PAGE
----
Ok, so a we know changing LLS to explode on 1 and the highest does nothing to the mean. It reduces the deviation significantly though, and as you said it boosts the minimum to two and reduces the likelihood of a minimum by a lot. I actually like that change.

We'd need to come up with something else for Bold Heroes and Tales of the Rascal though.

At this point I will issue a sly little smile that the differences between Lady Luck's Smile and Tales of the Rascal in terms of deviation are directly linked to their placment in the trees - as a Chance feat, I wanted Lady Luck's Smile to drive the deviation way up - this tree is the home of people who like wild outliers. And as a chance feat it contributes to the most richly interlinked of all the "benefits based on number of feats in a tree" trees. Tales of the Rascal is a Species feat (hence the other benefit in the complete package) and is confering the grace of a folklore figure who consistently achieved 'the imposible'. Reducing the deviation (compared to LLS) and driving up the reliablity was exactly the goal and distinction being made between the two feats Smiley.


Too subtle by far.

And how they interact with the d4 is a classic example of what happens when you get too cute. Wink

I'll have to figure out how to program the old High Roller core to see what it does to the numbers.
« Last Edit: November 12, 2012, 09:09:18 PM by Krensky » Logged

We can lick gravity, but sometimes the paperwork is overwhelming. - Werner von Braun
Right now you have no idea how lucky you are that I am not a sociopath. - A sign seen above my desk.
There's no upside in screwing with things you can't explain. - Captain Roy Montgomery
Morgenstern
Control
******
Posts: 5194



View Profile
« Reply #13 on: November 12, 2012, 09:52:24 PM »

Too subtle by far.

*shrug* Its how I think - I knew the two mechanics had different cosequences and those consequences would play better to different crowds Smiley.

Quote
And how they interact with the d4 is a classic example of what happens when you get too cute. Wink

Touche. I hadn't really anticpated a player taking both of them. Lady Luck's Smile's stand-alone value is low enough I didn't anticipate it being the first (or only) Chance feat a character might take. Add in the relative scarcity of Species feats and the number of builds featuring both before 6th level seemed passably low... I still see it as a corner case scenario, and I don't use the related campaign quality, ever, so going back to try and root it out wasn't all the pressing either. Exploring some appoaches that would reduce its impact was part of the thread we spun off from (lock action dice to d6s, only allow a single explosion) worked, but just didn't seem worth the trouble.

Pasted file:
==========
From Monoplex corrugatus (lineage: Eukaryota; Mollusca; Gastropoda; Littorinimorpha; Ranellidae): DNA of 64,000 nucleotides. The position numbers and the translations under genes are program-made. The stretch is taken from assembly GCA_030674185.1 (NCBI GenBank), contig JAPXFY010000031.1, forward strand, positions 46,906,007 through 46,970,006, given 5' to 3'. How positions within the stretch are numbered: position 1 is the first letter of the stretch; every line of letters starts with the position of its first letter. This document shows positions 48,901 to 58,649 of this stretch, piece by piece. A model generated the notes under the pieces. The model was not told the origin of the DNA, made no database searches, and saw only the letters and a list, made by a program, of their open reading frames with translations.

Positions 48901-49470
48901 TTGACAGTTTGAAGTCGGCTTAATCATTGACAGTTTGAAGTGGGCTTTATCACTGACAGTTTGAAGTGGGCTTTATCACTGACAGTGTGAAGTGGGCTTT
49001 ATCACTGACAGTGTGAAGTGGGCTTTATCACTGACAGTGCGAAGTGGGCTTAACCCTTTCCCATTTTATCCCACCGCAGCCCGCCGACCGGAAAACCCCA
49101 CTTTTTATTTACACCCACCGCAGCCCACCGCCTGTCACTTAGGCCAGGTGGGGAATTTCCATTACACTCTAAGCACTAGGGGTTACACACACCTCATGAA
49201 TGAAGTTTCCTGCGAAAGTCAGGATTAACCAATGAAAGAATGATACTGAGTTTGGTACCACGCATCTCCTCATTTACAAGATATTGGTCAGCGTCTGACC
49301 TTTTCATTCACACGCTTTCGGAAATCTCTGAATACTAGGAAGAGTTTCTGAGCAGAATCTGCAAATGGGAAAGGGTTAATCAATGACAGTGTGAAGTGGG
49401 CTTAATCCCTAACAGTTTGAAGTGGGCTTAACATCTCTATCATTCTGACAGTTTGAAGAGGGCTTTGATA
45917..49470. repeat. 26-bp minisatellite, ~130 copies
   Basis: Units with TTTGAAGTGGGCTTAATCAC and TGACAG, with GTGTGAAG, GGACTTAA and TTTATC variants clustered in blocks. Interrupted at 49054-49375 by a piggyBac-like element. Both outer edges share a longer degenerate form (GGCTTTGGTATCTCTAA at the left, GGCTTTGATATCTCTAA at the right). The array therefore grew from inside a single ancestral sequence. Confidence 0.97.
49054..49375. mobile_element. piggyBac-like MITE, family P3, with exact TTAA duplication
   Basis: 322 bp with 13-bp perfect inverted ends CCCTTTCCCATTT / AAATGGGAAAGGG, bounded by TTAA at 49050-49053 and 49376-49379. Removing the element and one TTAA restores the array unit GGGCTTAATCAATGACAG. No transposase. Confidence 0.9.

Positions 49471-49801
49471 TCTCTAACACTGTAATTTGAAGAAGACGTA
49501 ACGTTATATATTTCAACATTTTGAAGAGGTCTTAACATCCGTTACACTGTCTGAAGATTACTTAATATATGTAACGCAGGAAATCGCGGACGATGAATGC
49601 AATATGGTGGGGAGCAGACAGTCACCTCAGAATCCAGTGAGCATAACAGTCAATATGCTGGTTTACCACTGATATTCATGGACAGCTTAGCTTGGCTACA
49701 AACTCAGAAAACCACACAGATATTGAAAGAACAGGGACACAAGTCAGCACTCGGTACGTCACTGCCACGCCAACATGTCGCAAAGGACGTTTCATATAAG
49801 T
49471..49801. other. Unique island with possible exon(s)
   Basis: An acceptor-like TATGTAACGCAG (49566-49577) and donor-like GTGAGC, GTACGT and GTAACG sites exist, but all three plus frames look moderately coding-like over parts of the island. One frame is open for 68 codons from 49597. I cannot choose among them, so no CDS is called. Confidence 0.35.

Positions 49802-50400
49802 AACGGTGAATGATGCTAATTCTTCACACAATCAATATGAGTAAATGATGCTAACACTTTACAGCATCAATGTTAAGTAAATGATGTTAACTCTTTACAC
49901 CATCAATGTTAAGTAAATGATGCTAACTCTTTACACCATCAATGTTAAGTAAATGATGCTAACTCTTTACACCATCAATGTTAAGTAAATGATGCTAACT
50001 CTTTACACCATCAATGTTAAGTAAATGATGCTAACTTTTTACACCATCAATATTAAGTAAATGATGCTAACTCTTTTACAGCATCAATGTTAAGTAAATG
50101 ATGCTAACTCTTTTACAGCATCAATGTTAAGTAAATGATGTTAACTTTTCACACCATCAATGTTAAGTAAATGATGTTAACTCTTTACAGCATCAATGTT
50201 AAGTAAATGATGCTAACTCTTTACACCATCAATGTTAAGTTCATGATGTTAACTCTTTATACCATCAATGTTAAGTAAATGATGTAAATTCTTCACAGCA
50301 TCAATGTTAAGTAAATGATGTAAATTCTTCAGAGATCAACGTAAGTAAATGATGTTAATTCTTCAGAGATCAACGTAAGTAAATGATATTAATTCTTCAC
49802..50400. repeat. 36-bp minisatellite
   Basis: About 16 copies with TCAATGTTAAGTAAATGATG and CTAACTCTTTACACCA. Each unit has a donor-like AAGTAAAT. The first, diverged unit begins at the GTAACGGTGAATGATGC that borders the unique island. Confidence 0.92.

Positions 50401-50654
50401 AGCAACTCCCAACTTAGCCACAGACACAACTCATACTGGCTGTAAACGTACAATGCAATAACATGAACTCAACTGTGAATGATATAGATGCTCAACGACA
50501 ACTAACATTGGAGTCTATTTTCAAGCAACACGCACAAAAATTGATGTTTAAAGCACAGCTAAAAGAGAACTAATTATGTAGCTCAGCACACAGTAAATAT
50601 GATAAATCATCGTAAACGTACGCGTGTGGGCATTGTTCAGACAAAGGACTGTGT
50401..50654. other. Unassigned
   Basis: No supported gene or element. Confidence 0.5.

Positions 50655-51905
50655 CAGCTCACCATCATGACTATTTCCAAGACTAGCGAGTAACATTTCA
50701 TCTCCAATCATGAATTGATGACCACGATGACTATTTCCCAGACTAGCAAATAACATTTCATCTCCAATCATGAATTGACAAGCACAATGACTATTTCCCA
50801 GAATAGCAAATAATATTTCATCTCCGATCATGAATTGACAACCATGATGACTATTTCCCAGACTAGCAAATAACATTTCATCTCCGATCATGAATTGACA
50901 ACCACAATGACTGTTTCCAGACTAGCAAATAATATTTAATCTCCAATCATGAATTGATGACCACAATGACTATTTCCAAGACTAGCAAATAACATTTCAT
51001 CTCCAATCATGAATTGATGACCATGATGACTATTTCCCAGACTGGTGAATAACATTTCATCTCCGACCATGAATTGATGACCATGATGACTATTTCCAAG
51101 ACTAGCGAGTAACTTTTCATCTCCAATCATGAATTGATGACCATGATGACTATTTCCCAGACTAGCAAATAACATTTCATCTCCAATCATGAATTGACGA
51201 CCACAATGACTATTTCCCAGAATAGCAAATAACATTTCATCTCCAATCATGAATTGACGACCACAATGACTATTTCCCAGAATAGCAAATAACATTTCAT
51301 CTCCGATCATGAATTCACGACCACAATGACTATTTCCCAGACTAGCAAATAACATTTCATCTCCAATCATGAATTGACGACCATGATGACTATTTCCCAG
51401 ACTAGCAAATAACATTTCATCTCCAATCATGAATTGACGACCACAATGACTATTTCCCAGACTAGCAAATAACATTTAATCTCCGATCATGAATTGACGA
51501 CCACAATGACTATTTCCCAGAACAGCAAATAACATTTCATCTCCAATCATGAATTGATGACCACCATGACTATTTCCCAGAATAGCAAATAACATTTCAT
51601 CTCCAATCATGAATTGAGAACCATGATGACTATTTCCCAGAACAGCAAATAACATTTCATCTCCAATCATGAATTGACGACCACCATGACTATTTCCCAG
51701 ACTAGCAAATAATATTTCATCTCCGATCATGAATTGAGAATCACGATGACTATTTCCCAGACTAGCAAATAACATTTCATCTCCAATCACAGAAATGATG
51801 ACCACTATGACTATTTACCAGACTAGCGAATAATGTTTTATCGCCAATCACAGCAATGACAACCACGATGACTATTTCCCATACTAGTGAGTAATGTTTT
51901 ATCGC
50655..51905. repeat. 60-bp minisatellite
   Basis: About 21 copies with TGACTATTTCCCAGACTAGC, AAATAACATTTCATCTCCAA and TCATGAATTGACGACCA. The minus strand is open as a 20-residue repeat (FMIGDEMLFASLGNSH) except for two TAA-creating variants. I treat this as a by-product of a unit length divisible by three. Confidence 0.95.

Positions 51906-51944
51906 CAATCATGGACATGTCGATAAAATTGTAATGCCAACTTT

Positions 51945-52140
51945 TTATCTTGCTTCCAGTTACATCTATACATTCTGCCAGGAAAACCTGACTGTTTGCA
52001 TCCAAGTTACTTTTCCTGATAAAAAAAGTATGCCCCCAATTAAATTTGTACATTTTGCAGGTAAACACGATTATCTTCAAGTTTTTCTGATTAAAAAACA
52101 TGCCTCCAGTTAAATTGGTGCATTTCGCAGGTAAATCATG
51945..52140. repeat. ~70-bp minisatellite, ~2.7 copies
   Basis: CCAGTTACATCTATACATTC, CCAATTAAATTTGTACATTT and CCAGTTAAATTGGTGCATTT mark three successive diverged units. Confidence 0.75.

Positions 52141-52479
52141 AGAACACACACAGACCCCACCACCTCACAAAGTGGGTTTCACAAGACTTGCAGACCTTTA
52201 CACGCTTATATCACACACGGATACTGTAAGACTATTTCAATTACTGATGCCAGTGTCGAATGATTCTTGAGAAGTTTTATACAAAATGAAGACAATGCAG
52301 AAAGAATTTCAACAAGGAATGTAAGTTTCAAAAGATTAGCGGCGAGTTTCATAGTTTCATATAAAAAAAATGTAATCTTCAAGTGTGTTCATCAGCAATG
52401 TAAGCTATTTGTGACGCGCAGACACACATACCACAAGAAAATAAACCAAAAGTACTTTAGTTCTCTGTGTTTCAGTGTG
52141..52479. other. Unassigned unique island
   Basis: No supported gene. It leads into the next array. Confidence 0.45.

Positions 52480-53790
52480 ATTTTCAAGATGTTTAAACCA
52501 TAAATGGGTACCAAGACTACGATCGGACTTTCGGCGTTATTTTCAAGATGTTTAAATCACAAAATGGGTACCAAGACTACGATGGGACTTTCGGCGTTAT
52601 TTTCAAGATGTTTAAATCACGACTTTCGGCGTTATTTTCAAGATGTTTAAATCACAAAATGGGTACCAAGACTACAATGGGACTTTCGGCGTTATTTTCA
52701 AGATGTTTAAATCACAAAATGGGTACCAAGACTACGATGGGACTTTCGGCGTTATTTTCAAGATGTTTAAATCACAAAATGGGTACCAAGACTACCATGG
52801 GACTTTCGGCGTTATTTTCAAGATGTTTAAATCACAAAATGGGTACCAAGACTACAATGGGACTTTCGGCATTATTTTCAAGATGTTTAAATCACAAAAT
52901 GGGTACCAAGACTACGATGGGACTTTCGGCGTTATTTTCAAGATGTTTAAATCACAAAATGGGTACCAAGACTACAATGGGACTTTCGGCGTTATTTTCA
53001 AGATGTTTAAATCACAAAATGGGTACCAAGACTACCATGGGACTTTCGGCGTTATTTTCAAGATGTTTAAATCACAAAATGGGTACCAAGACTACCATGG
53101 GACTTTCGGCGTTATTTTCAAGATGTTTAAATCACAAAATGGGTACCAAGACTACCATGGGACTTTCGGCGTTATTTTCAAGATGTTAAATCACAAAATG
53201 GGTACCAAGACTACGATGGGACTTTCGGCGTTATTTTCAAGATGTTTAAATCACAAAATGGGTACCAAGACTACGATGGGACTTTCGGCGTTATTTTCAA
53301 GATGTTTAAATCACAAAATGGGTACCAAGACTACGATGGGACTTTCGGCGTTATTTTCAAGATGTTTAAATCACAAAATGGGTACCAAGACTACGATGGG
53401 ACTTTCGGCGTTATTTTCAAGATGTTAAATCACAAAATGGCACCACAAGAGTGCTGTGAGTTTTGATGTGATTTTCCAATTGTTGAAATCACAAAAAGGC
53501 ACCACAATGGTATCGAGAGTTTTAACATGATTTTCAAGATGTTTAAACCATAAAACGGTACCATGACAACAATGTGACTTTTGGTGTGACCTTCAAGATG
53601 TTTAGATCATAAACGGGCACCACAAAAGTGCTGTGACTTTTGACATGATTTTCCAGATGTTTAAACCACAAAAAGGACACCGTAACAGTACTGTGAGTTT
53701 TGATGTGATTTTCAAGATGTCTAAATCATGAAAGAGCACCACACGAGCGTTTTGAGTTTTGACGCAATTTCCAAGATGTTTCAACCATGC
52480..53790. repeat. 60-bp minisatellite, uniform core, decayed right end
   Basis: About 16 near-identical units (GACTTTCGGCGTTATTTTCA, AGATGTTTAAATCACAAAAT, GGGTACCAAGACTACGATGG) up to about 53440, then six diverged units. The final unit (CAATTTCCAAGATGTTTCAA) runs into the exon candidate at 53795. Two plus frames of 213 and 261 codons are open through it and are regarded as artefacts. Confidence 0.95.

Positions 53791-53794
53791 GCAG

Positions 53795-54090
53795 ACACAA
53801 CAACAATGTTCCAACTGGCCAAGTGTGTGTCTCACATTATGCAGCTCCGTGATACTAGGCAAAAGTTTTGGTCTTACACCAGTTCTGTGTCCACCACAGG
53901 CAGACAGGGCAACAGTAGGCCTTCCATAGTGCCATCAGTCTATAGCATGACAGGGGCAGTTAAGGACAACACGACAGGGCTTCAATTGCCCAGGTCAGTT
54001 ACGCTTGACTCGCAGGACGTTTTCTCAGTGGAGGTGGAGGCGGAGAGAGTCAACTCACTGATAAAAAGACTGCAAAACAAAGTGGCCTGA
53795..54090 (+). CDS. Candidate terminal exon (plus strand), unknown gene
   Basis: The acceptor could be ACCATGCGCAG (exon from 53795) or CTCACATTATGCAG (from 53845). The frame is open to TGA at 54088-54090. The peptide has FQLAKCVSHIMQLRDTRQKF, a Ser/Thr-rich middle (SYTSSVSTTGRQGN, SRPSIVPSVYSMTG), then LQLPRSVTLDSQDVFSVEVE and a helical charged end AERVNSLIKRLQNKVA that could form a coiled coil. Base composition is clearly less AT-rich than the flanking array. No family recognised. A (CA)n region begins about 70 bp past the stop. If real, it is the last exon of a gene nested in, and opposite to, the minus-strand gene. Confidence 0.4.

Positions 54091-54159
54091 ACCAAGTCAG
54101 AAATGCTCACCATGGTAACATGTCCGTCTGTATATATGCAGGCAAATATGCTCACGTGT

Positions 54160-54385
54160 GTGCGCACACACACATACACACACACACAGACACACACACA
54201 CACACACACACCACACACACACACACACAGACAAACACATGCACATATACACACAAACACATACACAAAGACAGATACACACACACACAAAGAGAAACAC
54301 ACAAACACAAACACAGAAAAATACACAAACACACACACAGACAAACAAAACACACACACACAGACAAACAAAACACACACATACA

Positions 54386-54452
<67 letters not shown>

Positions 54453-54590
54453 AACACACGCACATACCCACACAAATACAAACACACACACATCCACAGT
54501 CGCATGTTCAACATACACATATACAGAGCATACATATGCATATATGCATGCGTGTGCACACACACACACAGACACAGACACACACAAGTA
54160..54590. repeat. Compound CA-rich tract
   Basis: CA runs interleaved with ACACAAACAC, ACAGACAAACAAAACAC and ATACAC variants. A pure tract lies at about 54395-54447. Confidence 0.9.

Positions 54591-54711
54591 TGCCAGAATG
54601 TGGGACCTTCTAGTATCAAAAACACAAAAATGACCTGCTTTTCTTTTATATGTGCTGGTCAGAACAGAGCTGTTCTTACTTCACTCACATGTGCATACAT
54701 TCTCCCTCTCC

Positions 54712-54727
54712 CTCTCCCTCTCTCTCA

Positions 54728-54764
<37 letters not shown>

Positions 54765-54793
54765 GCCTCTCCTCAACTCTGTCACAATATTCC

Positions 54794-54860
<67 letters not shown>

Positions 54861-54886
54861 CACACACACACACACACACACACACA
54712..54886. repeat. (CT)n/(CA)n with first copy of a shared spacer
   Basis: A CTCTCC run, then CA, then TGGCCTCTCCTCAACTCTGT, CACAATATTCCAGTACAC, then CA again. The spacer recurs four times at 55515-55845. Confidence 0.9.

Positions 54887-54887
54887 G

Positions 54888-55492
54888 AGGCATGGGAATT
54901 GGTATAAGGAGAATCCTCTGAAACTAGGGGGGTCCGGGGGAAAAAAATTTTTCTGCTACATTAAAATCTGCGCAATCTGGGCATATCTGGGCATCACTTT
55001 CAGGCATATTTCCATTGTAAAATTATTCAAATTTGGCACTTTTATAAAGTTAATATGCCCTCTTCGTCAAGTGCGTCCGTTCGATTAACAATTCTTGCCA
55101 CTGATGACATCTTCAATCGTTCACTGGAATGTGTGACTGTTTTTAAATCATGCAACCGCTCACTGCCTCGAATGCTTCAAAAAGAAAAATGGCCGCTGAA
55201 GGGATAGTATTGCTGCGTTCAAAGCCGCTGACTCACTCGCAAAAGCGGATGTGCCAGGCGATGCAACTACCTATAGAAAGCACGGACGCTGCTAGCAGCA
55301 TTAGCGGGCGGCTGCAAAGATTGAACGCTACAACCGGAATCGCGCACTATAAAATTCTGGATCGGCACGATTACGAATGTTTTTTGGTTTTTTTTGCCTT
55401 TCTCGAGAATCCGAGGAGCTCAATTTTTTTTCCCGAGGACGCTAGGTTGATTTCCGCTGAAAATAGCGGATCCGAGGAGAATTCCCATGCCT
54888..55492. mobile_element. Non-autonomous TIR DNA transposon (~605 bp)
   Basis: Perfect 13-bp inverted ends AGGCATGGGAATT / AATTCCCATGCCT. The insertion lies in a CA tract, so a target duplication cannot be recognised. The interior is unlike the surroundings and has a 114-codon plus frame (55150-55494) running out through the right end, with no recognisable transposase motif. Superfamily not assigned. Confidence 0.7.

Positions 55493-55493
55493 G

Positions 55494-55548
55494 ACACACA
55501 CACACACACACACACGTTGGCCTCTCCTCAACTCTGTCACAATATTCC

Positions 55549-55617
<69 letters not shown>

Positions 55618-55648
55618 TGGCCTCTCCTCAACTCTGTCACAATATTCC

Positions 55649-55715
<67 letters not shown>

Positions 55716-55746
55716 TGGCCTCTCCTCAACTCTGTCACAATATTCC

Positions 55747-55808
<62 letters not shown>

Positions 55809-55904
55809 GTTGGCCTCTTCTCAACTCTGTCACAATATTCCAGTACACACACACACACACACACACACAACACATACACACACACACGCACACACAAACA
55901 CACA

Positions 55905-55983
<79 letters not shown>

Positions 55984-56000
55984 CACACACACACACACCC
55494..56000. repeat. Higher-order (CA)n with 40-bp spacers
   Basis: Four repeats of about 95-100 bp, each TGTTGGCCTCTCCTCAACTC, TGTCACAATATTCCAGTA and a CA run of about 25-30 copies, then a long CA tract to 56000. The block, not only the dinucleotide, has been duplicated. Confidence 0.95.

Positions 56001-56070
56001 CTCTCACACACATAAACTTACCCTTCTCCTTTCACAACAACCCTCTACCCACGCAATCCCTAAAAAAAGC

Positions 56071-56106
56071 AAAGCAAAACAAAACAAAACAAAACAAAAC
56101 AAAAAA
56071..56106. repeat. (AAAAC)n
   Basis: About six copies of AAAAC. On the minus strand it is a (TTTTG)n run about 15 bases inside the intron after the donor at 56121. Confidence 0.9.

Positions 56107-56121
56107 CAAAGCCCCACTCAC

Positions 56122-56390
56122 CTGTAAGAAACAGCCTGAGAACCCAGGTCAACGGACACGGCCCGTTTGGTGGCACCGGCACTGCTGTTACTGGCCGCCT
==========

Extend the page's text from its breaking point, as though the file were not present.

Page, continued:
Changing LLS to reroll 1s will make it an all around better feat. Not really scary because its kinda weak presently, but I'd still be looking at changes to Fortunate to tone down the cumulative power of the tree.

Quote
I'll have to figure out how to program the old High Roller core to see what it does to the numbers.

Looking forward to it Smiley.
Logged

At your own pace: Do. It. Now.
How about some pie? - Heroes of the Expanse
Krensky
Control
******
Posts: 6938


WWTWD?


View Profile
« Reply #14 on: November 12, 2012, 10:01:45 PM »

Too subtle by far.

*shrug* Its how I think - I knew the two mechanics had different cosequences and those consequences would play better to different crowds Smiley.

That's actually kind of what I mean. Most players don't even know what we're talking about here, let lone how LLS compares to ToR regarding deviation or thresholds. Just that both give more explosions. That's why people take both even though it doesn't make much sense to you.

* Shrug.
Logged

We can lick gravity, but sometimes the paperwork is overwhelming. - Werner von Braun
Right now you have no idea how lucky you are that I am not a sociopath. - A sign seen above my desk.
There's no upside in screwing with things you can't explain. - Captain Roy Montgomery
Pages: [1] 2 Go Up Print 
« previous next »
Jump to:  


Powered by MySQL Powered by PHP Powered by SMF 1.1.13 | SMF © 2006-2011, Simple Machines LLC Valid XHTML 1.0! Valid CSS!